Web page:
A month and a half ago, I got up before dawn and started a long drive out of the Medellín valley. We were enshrouded in a fog that clung to the cold mountains at three o’clock in the morning, a frighteningly solitary hour. I feared that up there, all alone, the car wouldn’t be able to bear the weight of our suitcases crammed with a ridiculous number of my dictionaries, enough coffee to last us at least three months, and all the basic tools to start a new life, minus the machete—not because it wasn’t essential, but due to oversize restrictions.
We arrived at the airport intact, took a deep breath once all the luggage was checked in, and ordered some strong coffee at Pergamino.
How else would we bid farewell to Colombia?
In June 2016, with my Colombian husband and his shiny new immigrant visa, we began our next chapter of life in the United States.
Sufficient reason to forgive the marked absence on this blog lately, I hope.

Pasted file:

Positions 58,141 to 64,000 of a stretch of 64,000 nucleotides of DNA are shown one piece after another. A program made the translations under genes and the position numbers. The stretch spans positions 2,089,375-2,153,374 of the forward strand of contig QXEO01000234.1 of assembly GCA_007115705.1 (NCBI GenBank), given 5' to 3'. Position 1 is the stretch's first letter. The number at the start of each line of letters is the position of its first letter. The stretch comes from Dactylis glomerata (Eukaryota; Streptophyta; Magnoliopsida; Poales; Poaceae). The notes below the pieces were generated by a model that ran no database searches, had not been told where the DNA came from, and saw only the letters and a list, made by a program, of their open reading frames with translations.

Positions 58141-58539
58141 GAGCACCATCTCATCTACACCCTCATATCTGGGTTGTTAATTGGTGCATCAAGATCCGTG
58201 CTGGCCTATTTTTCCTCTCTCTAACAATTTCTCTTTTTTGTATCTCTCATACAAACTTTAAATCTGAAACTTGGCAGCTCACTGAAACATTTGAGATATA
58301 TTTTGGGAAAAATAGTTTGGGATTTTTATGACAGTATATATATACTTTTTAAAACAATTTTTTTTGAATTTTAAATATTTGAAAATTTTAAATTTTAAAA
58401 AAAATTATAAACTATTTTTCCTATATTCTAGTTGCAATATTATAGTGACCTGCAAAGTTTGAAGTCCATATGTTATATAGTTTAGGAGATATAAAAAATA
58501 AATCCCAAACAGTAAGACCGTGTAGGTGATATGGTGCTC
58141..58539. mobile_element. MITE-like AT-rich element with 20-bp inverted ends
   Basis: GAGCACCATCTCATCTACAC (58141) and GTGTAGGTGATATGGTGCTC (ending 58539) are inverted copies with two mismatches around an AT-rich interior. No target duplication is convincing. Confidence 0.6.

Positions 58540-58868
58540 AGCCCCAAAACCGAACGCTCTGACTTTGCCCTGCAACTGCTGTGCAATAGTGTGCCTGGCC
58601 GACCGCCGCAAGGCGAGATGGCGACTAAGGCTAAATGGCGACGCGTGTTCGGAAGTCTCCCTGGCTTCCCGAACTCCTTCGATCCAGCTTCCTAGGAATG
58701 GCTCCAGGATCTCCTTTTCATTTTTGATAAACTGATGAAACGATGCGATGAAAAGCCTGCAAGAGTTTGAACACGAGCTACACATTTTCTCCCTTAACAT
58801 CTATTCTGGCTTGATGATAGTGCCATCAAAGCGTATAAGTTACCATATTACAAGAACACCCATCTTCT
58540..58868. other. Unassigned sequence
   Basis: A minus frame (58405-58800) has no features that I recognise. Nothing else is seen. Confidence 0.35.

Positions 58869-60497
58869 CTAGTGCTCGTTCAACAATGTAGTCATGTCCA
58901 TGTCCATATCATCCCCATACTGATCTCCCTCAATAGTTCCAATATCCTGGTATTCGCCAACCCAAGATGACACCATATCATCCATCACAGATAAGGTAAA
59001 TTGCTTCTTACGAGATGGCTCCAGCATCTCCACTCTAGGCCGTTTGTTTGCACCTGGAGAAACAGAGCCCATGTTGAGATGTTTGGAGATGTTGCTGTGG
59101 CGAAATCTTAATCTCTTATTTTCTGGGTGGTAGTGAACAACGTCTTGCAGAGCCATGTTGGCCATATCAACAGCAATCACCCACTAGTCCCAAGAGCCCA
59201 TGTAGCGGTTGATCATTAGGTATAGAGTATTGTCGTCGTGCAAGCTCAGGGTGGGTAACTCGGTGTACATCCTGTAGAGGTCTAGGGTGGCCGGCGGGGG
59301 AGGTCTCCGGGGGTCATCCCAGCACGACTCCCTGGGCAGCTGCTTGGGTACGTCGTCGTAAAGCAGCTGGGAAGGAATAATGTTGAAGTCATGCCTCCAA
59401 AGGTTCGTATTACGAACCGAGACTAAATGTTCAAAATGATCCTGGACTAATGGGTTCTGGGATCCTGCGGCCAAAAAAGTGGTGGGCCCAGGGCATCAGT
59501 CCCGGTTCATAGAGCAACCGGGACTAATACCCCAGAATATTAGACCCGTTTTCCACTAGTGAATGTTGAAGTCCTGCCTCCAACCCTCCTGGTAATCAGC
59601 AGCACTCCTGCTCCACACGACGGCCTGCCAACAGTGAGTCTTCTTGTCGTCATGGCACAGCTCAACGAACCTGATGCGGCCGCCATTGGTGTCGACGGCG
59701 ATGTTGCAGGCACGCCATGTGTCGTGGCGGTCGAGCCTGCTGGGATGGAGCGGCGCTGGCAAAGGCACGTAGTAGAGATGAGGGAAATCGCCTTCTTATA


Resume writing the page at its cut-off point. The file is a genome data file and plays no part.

We arrived smack in the middle of summer to the flat plains of Texas. We came from a tropical country that enjoys equatorial heat year round. We didn’t have a clue about what was in store for us. I’m from Minnesota, where summer is like a hiccup that comes unexpectedly between opening and shutting the freezer door.
It’s so hot that I only drink coffee once a day, at six in the morning, when a cool breeze comes in and it’s only 84 Fahrenheit inside, which is the average high in Medellín. By 10 am it’s hit 92 degrees. Would you like a mid-morning coffee? No thanks.
But I love the new place and how we’re transforming it into a home.
I really want to plant some corn and beans in the backyard and grow a truly Colombian garden, or at least a replica of what we had in the beautiful village of Jardín (translates to Garden), Colombia.
We are now in the city of Denton (sounds like “dentudo”=long-toothed), where folks like their food. Not so much the grass that toothy rabbits eat. More like cowboys with their steak.
Unfortunately we could not feed any rabbits, or even goats, the tall sea of grass in the backyard. We sweat it out mowing manually (where is that darn machete now?), fertilizing the soil along the way with our good intentions to cultivate the land.
For now we have to wait until the heat of summer passes.
Meanwhile, how about some iced coffee? Yes please. Or just ice cream…